JOE HERMAN

SEATTLE, USA - I had mixed experiences with kiaps. When I was small, fear lingered in my village. The adults told us to keep away from the kiaps.  The dominant feeling was that the kiaps would punish us, or even take us away.

These feelings were reinforced as we watched the road between Laiagam and Kandep built. Everyone was required to work on road construction and other government projects.

The police rounded up those who did not show up and beat them or threw them in gaol. This fear drove my movement and I always watched from the periphery of the centre of activities.

As I got older, I lived at Laiagam station, about 20 kilometres from my village, and witnessed some of the changes that were occurring.  In particular I remember interactions with individual kiaps.

I thought that kiap Mr Van Ruth at Laiagam was a borderline bully. At times he would set his dog on us and we ran in all directions. 

He had the late Paul Lare and three medical orderlies thrown in gaol for making loud noises while walking past his residence.  They were heading home after drinking at the local tavern.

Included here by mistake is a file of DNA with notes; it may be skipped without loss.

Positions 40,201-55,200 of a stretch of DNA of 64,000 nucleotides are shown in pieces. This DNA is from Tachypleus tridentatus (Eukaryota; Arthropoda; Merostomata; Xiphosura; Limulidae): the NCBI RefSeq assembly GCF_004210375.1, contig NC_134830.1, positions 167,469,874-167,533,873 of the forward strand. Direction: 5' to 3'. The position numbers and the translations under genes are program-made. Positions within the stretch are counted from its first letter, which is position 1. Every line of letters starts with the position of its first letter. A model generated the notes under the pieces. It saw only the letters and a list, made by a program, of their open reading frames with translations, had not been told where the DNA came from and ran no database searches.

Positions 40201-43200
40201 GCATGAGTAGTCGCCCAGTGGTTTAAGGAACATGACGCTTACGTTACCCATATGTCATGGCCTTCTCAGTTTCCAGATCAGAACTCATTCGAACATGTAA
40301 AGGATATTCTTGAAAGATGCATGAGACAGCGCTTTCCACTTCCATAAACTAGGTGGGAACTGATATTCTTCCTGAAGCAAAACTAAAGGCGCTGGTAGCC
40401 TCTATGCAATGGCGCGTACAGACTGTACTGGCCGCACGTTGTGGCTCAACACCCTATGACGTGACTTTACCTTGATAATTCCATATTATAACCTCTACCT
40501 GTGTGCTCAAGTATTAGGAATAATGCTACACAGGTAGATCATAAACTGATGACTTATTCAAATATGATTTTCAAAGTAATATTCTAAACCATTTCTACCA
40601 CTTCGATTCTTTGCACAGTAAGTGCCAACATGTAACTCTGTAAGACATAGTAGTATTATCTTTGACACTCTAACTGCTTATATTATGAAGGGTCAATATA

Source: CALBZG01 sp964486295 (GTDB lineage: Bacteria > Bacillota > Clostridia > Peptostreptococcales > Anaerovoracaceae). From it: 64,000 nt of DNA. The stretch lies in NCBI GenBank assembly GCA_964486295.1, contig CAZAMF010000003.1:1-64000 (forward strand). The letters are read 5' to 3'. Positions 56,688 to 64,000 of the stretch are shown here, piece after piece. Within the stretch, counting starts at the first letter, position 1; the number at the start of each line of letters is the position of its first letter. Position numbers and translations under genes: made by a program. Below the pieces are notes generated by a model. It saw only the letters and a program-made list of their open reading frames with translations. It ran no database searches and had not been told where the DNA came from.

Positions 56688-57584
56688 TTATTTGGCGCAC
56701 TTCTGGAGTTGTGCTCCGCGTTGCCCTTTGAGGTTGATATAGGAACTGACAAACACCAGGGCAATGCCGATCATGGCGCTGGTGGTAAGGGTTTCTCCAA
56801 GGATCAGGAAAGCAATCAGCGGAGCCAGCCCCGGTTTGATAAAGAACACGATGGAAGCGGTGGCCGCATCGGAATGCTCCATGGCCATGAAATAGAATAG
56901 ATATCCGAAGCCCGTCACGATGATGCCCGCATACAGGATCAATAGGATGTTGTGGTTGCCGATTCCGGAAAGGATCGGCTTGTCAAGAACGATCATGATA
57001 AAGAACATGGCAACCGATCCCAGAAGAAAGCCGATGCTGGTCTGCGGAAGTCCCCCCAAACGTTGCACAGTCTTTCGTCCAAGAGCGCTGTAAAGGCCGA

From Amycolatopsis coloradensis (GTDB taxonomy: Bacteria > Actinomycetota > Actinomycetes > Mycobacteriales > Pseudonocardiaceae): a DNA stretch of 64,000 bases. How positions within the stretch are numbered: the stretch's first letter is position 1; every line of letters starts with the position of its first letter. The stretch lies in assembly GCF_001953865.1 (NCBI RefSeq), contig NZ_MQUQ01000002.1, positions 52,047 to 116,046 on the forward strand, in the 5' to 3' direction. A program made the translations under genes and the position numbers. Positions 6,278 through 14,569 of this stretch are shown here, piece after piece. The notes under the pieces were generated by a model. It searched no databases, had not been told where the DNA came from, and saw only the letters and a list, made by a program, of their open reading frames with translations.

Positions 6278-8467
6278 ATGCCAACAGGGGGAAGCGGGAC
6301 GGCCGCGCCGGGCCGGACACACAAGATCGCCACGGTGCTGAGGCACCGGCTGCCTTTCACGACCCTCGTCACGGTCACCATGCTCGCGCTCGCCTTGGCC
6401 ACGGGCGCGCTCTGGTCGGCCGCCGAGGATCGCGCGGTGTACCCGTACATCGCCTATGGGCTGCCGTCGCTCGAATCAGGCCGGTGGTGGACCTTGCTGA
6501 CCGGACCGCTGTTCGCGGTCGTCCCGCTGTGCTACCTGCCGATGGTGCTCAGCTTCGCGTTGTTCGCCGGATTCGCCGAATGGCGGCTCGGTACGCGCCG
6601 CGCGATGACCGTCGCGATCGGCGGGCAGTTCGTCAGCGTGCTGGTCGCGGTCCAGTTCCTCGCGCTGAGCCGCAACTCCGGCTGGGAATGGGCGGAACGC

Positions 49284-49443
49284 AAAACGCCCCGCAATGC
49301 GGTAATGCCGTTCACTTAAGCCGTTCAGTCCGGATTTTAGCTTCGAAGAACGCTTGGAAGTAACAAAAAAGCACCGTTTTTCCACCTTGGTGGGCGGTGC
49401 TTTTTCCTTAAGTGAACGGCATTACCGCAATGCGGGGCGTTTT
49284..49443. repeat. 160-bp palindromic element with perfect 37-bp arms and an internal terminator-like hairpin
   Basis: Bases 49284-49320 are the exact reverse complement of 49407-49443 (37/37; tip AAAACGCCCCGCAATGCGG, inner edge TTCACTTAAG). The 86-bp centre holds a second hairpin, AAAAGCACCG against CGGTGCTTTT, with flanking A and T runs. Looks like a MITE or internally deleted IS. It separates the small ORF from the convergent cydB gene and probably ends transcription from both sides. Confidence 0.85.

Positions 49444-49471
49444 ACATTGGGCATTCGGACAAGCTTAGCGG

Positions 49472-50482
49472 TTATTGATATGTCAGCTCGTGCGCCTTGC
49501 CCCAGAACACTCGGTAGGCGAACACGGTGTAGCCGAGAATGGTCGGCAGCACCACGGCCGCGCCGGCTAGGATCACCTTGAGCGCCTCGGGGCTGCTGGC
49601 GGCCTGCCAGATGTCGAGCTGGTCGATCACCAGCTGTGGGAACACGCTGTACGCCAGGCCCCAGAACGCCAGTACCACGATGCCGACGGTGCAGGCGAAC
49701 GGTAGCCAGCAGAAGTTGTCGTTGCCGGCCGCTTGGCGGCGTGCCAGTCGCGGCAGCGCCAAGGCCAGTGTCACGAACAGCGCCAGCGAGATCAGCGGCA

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1970s patrol notebook: Strip maps and mocka juice

Robbins - Goropu Mtns (Suckling) from Safia Anglican Mission
Goropu Mountains (Mt Suckling) as seen from Safia Anglican Mission

DOUG ROBBINS

SPRINGBROOK, QLD – It had taken me 30 hours hard walking and backtracking over four days to get from Safia to Pongani. Now the flight back along the same route was over in 30 minutes.

It had been my first patrol to Safia in the Middle Musa of Northern District: inland from lowland villages and over the Didana Range skirting the 100 square miles of Agaiambo Swamp between the mountains and Dyke Acland Bay.

I’d been constantly recording features along the bush tracks, including detours (thus the backtracking), to establish a route for a bulldozer to clear a road from Pongani to the Musa Gorge.

The result was a detailed 17-sheet strip map based on my walking speed of about six kilometres an hour, which I’d calculated along the 610 metres of Tufi airstrip.

Continue reading "1970s patrol notebook: Strip maps and mocka juice" »